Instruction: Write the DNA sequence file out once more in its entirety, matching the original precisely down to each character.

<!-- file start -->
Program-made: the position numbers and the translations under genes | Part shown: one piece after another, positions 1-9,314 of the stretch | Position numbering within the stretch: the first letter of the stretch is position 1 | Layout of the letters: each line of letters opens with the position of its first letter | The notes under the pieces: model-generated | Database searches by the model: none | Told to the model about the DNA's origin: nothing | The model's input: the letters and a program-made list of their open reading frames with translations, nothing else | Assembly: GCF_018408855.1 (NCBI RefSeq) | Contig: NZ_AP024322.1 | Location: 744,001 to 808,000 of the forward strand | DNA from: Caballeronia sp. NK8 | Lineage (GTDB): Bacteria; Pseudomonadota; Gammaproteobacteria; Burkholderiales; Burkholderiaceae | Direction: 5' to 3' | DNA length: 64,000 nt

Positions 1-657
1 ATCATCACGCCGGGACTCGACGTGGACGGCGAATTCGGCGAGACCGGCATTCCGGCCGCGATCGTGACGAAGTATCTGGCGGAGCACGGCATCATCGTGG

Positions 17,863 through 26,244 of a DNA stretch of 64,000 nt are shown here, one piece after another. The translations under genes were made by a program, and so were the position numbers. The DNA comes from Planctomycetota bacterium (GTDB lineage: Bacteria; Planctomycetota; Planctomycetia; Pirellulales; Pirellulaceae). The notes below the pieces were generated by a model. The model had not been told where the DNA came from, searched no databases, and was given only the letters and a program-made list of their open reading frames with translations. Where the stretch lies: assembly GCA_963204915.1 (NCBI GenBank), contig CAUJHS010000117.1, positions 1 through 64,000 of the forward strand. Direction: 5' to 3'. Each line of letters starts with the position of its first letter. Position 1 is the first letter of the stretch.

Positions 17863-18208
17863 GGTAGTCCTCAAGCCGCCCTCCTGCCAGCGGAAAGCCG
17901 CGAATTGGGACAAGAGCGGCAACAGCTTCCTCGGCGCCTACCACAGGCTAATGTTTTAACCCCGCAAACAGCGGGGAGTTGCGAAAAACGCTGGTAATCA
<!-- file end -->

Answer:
Program-made: the position numbers and the translations under genes | Part shown: one piece after another, positions 1-9,314 of the stretch | Position numbering within the stretch: the first letter of the stretch is position 1 | Layout of the letters: each line of letters opens with the position of its first letter | The notes under the pieces: model-generated | Database searches by the model: none | Told to the model about the DNA's origin: nothing | The model's input: the letters and a program-made list of their open reading frames with translations, nothing else | Assembly: GCF_018408855.1 (NCBI RefSeq) | Contig: NZ_AP024322.1 | Location: 744,001 to 808,000 of the forward strand | DNA from: Caballeronia sp. NK8 | Lineage (GTDB): Bacteria; Pseudomonadota; Gammaproteobacteria; Burkholderiales; Burkholderiaceae | Direction: 5' to 3' | DNA length: 64,000 nt

Positions 1-657
1 ATCATCACGCCGGGACTCGACGTGGACGGCGAATTCGGCGAGACCGGCATTCCGGCCGCGATCGTGACGAAGTATCTGGCGGAGCACGGCATCATCGTGG

Positions 17,863 through 26,244 of a DNA stretch of 64,000 nt are shown here, one piece after another. The translations under genes were made by a program, and so were the position numbers. The DNA comes from Planctomycetota bacterium (GTDB lineage: Bacteria; Planctomycetota; Planctomycetia; Pirellulales; Pirellulaceae). The notes below the pieces were generated by a model. The model had not been told where the DNA came from, searched no databases, and was given only the letters and a program-made list of their open reading frames with translations. Where the stretch lies: assembly GCA_963204915.1 (NCBI GenBank), contig CAUJHS010000117.1, positions 1 through 64,000 of the forward strand. Direction: 5' to 3'. Each line of letters starts with the position of its first letter. Position 1 is the first letter of the stretch.

Positions 17863-18208
17863 GGTAGTCCTCAAGCCGCCCTCCTGCCAGCGGAAAGCCG
17901 CGAATTGGGACAAGAGCGGCAACAGCTTCCTCGGCGCCTACCACAGGCTAATGTTTTAACCCCGCAAACAGCGGGGAGTTGCGAAAAACGCTGGTAATCA